emissions of years 139/138 (Series 35) and 134/133 (Series 40) are distinguishable only by

the substitution of the torch for the double cornucopiae. Whatever function the changing

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symbols served prior to 134, the bee and torch have no comparable significance. The

torch, which remains the civic symbol of the Ephesian mint until the introduction of

cistophori of new types under Mark Antony, is in actuality a subsidiary type, not a

control mark; the bee also seems to lack any temporal significance. The introduction of

civic badges on the Ephesian cistophori predates the parallel phenomenon atfPergamum

by at least eight to ten years, and that at Tralles and Apameia by several decades.

There is no apparent explanation for this disparity in time, although with the removal

of direct Pergamene supervision upon the death of Attalus III, one would not expect

uniformity at the various mints. The immediate decision at Ephesus to date the coinage

from the Roman provincial era possibly reflects a readier acceptance of Roman domina-

tion than in the other Attalid cities. It is perhaps significantr'that it was an Ephesian

fleet that turned back the pretender Aristonicus, while other cities opened their gates to

him as the rightful heir to the Attalid throne.4

4 Strabo 14.1.38.

Catalogue: Ephesus

55

SERIES 42b-44b, 131-129 B.C.

Series 42b: Above l., T (year 3 = 132/131 B.C.)

68- a. *ANS-ETN (Asia Minor 1928, 93), 12.65/ (Plate XVIII, 1)

69- b. ANS-Strauss, 12.13/

69-c. ANS-Strauss, 11.80/; Vienna, 12.29/

69-d. ANS (Asia Minor 1955, 21), 12.44f

69-e. Ankara (Sahnah 1952, 6), 12.54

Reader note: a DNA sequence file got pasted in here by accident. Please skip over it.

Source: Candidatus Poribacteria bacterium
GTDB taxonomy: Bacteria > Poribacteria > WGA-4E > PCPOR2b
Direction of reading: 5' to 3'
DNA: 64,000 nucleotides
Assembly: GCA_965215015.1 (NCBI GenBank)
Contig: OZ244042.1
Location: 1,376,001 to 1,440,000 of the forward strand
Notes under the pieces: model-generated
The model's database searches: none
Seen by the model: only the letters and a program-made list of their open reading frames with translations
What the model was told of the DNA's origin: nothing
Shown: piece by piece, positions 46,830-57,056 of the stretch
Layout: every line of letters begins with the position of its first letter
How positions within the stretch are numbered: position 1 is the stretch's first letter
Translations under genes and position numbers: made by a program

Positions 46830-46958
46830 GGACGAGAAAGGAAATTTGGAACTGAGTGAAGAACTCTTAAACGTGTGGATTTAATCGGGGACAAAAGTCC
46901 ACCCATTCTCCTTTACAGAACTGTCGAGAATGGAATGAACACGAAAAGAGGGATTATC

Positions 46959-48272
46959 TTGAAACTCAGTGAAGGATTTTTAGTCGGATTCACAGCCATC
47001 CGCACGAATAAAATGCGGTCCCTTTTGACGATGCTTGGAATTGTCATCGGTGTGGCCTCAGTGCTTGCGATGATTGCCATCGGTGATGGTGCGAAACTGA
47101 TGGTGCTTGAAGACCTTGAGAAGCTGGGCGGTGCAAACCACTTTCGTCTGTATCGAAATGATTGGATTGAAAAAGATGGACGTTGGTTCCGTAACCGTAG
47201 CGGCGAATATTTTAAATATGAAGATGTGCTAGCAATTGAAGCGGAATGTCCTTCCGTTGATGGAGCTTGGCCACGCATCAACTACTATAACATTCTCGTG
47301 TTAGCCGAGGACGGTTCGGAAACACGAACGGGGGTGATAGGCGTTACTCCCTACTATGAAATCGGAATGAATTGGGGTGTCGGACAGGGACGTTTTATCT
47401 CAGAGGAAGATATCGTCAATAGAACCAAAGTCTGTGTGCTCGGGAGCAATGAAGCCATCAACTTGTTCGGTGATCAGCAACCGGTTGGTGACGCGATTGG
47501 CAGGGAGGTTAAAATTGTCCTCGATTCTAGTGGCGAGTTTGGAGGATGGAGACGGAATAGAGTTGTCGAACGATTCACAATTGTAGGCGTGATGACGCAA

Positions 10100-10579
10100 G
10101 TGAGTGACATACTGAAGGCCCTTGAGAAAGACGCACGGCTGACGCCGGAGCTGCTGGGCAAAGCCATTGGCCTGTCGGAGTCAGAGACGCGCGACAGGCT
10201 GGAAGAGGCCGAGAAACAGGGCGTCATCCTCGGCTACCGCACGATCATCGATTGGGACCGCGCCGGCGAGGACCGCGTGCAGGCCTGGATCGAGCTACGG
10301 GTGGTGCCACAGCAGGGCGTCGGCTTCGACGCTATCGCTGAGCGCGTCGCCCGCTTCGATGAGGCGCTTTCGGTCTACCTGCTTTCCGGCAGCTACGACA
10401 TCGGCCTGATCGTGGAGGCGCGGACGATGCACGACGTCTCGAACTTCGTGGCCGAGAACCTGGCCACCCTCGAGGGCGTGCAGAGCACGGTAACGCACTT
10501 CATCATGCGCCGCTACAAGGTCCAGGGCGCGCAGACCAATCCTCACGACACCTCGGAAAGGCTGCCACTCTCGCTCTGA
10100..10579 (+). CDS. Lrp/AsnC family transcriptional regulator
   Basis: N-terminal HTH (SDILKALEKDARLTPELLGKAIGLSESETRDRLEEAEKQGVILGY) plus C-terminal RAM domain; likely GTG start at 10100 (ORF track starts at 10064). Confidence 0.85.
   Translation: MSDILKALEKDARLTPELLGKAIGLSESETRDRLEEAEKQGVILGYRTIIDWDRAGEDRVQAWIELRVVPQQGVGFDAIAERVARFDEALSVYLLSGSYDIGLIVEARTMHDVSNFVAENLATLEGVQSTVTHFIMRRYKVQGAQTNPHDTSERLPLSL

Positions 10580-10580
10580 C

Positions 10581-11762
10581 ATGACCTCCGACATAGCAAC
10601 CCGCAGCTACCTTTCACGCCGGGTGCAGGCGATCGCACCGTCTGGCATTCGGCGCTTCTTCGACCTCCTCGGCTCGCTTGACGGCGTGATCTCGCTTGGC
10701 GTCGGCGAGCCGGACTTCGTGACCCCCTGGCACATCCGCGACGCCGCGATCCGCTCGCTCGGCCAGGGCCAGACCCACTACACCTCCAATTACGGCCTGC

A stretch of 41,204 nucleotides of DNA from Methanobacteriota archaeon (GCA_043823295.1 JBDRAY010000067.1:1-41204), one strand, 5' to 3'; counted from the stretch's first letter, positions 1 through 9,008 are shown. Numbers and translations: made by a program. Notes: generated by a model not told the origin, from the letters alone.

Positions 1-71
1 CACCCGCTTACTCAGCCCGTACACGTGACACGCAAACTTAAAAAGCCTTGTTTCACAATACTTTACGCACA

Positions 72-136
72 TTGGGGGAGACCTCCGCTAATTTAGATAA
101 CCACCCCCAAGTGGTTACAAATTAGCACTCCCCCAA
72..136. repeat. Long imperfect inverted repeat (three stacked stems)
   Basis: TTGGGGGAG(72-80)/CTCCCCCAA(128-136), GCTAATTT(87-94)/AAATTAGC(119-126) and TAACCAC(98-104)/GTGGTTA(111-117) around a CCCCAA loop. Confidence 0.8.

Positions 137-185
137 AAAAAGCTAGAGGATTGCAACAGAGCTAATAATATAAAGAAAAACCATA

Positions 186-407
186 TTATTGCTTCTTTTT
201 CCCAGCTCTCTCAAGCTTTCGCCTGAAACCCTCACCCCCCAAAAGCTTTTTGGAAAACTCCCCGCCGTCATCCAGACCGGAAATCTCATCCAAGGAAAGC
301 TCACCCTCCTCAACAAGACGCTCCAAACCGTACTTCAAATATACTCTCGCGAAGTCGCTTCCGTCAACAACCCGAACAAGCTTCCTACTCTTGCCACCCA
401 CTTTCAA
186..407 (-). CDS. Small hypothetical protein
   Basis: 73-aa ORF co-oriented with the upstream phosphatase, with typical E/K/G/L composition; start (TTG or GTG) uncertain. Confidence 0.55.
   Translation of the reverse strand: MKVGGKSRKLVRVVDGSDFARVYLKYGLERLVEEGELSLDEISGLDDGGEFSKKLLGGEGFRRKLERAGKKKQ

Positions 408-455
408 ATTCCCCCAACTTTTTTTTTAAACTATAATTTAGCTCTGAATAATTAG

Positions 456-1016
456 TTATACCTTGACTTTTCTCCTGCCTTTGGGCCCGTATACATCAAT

69- f. *New York, private coll., 12.57/ (Plate XVIII, 2)

70- g. ANS-ETN (Asia Minor 1928, 94), 12.71 f; Istanbul (Yesilhisar 1963, 65),

12.62f

70- h. Von Aulock, SNG 7845, 12.58

71- i. FANS (Asia Minor 1955, 22), 12.63/

71-j. f Athens, 12.37/

71- k. \ Kress, October, 4, 1962, 165, 12.7

72- l. London, 12.68f

73- m. London, BMC 156, 12.52/

73- n. Copenhagen, SNG 317, 12.12f

74- o. Glasgow, Hunter, 26

74-p. Istanbul (Yesilhisar 1963, 62), 12.65/

74-q. Istanbul (Yesilhisar 1963, 63), 12.68/

74-r. Vienna, 12.58/

74- s. Moshniagin, 12.65f

75- t. Istanbul (Yesilhisar 1963, 64), 12.57/ Commerce (Asia Minor 1928, 95-96)

Series 43a: Above l., A (year 4=131/130 B.C.); above center, bee.

76- a. *Copenhagen, SNG 319, 12.38 (Plate XVIII, 3)

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Series 43b: Above center, A (year 4 = 131/130 B.C.). Pinder 28.

77- a. *ANS (Asia Minor 1955, 23), 12.43/ (Plate XVIII, 4)

77- b. Kress, July, 5, 1971, 178 = Hirsch, July 1-4, 1969, 2357a

78- c. ANS (Asia Minor 1955, 24), 12.73/

78-d. *London, 12.60/ (Plate XVIII, 5)

78- e. Gotha, 11.94/

79- e. Istanbul (Yesilhisar 1963, 66), 12.65f

80- f. ANS-ETN (Asia Minor 1928, 97), 12.63f

81- g. ANS (Asia Minor 1955, 25), 12.33/

82- h. ANS-Strauss, 12.60/

83- i. ANS-Strauss, 12.38f

84- j. ANS (Asia Minor 1955, 26), 12.43/

56

The Early Cistophoric Coinage

85-k. Copenhagen, SNG 318, 12.26f; Berlin, 12.60

85- l. Schulman, June 6-7, 9-11, 1969, 1476

86- m. Von Aulock, SNG 7847, 12.55

86-n. Munich, 12.64/

86- o. Miinster, 12.24/

87- p. Berlin, 11.16

88- q. Ankara (Sahnah 1952, 5), 12.69

88-r. Istanbul (Yesilhisar 1963, 67), 12.67/

88- s. Vienna, 12.41/

89- t. Istanbul (Yesilhisar 1963, 68), 12.40/

90- u. Budapest, 11.86f

91- v. Karlsruhe, 12.1 If

Commerce (Asia Minor 1928, 98-101)

Series 44a: Above center, E (year 5 = 130/129 B.C.)

92- a. ANS-Strauss, 12.61/(pierced)

92-b. *Amsterdam, 12.19f (Plate XVIII, 6); von Aulock, SNG 1860, 12.55;

Kress, Nov. 24, 1966, 546

92-c. Frankfurt, Bundesbank (Button, Oct. 2-3, 1958, 55), 12.43/

92- d. Helbing, Mar. 20, 1928, 344, 12.65

93- e. ANS-ETN (Asia Minor 1928, 102), 12.54f;

New York, private coll., 12.68/

93-f. Hannover 201, 12.13

93-g. Aberdeen, SNG 272, 12.56/; Glendining, Apr. 7, 1971, 89, 12.70

93- h. New York, private coll., 12.53f

94- i. ANS-Strauss, 12.62/

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94- j. Berlin, 12.51

95- k. London, BMC 157, 12.27f; Paris, 12.28f